Dinner Parties I was invited to Manzoor & Shireen’s apartment for a dinner party. Come at 8pm they said. I live two floors above them so did not have long to walk. Earlier I had picked up a lovely flower arrangement with beautiful local flowers so I was at least not going empty handed. I arrived at 8pm, one of the first to arrive. Slowly all the others started to arrive and by 9.30pm, there were 20+ people at the party. Dinner was served at about 10pm, a feast of rice, chapatis, assorted veggies, deepfried eggplant, beef curry and hilsa in a tamarind curry (hilsa is a favourite fish here in Bangladesh). For dessert we had payesh which is a dessert rice with condensed milk, molasses and grated coconut served with fresh fruit – really delicious. As soon as the food was eaten, people left to my mind rather abruptly, but this is the norm apparently. In Bangladesh, the chatting is done before the eating, and once you are finished eating, you can leave, even if others are still eating. The format is a little different to what I am used to, we usually don’t eat so late and the meal is enjoyed and languished on, rather than an eat & run approach. And there is chatting throughout! When in Rome ….. BTW, there was very interesting bunch of people at the dinner party.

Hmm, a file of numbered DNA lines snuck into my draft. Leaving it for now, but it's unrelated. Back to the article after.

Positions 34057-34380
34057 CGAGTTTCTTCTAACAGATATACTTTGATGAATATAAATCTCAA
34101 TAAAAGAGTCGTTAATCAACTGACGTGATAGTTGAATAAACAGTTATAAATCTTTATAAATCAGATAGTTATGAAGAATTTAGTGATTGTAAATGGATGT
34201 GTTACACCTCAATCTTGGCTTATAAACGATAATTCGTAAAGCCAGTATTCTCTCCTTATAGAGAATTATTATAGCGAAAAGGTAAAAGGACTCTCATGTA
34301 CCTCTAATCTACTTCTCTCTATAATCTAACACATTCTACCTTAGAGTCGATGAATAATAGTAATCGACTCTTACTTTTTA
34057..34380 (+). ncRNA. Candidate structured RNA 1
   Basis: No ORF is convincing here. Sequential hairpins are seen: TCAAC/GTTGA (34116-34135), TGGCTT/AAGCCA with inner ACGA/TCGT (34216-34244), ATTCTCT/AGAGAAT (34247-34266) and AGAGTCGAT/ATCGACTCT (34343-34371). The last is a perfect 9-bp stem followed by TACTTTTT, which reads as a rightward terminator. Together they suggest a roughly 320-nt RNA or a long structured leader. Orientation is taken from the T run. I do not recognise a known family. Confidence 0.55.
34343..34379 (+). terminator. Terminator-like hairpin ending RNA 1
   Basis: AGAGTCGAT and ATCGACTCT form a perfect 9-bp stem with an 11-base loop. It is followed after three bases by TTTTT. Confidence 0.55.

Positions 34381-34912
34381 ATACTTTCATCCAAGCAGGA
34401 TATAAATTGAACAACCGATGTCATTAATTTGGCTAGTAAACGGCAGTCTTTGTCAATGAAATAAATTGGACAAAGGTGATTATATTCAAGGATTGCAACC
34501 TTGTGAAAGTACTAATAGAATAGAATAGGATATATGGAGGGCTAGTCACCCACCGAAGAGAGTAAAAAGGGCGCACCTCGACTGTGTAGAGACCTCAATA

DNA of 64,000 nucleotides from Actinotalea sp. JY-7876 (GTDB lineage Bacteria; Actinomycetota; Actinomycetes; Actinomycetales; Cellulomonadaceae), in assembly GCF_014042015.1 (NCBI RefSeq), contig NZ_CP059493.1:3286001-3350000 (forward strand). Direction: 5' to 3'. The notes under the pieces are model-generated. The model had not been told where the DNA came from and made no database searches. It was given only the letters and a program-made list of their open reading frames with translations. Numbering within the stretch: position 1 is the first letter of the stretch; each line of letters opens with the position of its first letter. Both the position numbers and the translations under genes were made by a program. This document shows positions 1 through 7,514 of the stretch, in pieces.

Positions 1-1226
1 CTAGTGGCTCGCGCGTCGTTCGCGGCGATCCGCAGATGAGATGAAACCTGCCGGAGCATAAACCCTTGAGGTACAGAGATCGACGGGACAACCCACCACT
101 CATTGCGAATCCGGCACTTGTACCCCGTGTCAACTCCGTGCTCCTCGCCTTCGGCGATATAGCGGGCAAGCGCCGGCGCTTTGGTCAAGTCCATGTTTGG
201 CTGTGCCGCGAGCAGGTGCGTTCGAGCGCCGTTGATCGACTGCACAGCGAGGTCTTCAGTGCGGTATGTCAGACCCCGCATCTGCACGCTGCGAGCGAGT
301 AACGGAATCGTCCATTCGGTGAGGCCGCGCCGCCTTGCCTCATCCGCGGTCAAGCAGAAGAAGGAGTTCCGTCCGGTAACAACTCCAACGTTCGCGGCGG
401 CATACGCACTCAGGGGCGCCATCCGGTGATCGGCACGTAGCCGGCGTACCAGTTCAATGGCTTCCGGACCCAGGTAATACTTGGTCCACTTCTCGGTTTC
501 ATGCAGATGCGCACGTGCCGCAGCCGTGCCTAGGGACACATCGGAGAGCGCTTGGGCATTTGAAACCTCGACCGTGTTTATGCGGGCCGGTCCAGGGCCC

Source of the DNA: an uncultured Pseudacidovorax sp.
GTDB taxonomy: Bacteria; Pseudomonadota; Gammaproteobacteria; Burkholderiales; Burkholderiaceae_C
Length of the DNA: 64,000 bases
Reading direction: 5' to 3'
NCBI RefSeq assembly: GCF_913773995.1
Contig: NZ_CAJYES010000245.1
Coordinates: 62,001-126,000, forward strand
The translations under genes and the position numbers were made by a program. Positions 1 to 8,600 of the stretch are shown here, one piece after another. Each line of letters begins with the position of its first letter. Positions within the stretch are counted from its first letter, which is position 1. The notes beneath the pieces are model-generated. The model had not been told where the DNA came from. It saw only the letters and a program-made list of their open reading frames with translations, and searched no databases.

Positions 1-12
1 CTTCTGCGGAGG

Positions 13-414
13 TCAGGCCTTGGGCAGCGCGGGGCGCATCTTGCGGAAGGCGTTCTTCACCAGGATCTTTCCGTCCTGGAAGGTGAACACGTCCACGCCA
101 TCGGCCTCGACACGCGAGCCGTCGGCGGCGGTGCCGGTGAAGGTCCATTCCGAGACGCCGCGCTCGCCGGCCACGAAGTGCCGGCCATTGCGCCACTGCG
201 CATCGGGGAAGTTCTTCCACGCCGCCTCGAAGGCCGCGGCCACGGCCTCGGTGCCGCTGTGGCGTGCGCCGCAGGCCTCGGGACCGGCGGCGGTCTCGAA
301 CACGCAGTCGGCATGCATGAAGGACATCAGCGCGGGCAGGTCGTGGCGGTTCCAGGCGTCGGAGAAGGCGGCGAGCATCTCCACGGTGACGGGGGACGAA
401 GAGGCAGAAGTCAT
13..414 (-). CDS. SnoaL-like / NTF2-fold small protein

- Shireen herself had just arrived back from Chittagong after delivering Train the Trainer education for teachers, to teach English in a more interactive way – it made me think of Bowen’s very own Matt Maxwell and his methodology of teaching a second language through drama, I shared AIM‘s website with Shireen.
- Many from the NGO world (mostly western) including researchers, program managers, policy makers etc, including a few from microfinance – it was interesting to hear their take on the impact microfinance has and whether it has met it’s goals 40 odd years after the concept was born.
- A renowned Bangladeshi artist Jamal Ahmed who works in acrylics and does some lovely Dhaka scenes. He and his wife are off to the US but on their return, they promised to have me over to see his studio – look forward to that.
- A clothes designer and a farmer – two Bangladeshi ladies breaking the mold by leading the way in their progressive approaches to what they do.
And many more that I just could not spend the time to chat to. Everyone left so fast after dinner!